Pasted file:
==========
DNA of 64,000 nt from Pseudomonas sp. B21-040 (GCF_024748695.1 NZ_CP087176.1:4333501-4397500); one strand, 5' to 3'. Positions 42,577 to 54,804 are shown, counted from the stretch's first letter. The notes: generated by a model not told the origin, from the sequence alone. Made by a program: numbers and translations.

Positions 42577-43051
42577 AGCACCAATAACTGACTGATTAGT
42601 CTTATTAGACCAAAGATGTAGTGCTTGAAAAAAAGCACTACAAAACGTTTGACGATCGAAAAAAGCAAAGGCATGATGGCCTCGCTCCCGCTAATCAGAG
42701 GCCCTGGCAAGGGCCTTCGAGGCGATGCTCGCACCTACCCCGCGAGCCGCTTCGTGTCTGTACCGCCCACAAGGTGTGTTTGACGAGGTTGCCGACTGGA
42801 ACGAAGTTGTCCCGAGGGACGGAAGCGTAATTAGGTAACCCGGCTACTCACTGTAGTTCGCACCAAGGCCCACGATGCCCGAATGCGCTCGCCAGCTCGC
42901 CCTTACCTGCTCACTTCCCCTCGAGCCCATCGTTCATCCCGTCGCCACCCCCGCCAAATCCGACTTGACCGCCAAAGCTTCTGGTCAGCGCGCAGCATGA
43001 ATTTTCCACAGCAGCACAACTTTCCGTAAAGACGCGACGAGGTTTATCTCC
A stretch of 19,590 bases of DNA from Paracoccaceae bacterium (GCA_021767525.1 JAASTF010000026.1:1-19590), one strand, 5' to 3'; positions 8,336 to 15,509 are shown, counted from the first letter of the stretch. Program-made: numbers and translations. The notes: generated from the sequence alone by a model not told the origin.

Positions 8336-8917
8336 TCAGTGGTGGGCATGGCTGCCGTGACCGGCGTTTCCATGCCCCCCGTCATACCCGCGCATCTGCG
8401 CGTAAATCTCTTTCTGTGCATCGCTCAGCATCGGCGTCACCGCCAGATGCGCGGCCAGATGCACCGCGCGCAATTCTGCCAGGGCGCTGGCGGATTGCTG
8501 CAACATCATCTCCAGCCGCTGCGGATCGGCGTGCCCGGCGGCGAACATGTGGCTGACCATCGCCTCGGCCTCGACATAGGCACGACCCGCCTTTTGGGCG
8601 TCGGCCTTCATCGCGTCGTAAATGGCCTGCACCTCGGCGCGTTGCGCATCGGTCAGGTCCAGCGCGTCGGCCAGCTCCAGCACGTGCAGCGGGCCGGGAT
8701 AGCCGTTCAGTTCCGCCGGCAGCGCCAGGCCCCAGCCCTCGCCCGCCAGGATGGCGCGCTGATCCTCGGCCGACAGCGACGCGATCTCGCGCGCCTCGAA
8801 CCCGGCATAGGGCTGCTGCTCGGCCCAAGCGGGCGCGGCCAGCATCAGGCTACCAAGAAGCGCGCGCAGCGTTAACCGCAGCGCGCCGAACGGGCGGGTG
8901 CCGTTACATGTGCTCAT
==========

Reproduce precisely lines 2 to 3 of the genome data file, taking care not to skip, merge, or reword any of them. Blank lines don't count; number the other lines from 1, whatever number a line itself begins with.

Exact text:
Positions 42577-43051
42577 AGCACCAATAACTGACTGATTAGT